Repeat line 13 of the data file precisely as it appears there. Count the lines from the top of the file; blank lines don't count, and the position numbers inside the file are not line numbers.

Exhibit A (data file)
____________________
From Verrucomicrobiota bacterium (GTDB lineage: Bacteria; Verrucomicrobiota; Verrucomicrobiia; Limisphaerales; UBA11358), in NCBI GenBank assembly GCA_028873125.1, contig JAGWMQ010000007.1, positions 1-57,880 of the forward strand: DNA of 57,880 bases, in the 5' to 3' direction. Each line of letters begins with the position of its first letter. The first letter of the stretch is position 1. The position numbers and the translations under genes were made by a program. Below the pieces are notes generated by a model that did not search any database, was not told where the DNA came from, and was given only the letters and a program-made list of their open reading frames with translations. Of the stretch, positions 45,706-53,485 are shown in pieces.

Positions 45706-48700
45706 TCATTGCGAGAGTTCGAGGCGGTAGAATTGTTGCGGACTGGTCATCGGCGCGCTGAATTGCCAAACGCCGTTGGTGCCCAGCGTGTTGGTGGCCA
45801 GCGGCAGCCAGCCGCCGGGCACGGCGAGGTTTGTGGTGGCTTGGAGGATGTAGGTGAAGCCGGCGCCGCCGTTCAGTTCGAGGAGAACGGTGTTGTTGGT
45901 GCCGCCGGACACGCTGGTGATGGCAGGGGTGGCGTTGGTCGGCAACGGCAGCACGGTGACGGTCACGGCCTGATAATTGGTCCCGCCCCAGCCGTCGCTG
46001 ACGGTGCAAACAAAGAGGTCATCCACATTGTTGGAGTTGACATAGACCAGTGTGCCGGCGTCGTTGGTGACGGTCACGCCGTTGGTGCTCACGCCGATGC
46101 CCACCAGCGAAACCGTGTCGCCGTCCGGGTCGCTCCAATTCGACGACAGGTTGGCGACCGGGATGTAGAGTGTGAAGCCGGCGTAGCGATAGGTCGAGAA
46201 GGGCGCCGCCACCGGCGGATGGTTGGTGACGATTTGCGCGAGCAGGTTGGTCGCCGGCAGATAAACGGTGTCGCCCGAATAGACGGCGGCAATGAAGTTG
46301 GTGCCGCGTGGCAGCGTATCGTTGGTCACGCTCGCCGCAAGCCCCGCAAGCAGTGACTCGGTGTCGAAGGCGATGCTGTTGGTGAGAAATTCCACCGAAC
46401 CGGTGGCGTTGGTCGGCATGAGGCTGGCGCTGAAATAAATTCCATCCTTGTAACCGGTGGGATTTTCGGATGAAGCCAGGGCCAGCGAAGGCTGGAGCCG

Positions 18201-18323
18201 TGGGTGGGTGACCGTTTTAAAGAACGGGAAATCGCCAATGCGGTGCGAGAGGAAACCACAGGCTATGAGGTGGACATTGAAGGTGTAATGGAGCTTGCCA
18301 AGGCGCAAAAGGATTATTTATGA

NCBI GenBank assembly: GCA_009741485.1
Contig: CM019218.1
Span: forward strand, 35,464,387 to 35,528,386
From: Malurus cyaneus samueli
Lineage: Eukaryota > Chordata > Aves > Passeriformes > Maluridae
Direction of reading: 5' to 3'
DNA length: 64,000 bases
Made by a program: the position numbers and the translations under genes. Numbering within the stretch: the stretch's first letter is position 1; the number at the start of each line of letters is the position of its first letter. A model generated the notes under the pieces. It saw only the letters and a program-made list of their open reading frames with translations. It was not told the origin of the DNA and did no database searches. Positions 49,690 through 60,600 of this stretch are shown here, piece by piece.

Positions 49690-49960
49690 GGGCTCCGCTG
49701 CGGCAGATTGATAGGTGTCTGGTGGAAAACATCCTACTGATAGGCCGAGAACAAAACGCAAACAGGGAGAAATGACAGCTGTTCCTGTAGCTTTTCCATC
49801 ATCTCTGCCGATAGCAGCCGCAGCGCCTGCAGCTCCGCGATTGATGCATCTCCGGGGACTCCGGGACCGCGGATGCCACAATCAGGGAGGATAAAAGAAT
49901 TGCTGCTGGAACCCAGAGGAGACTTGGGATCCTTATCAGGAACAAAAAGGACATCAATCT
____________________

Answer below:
18301 AGGCGCAAAAGGATTATTTATGA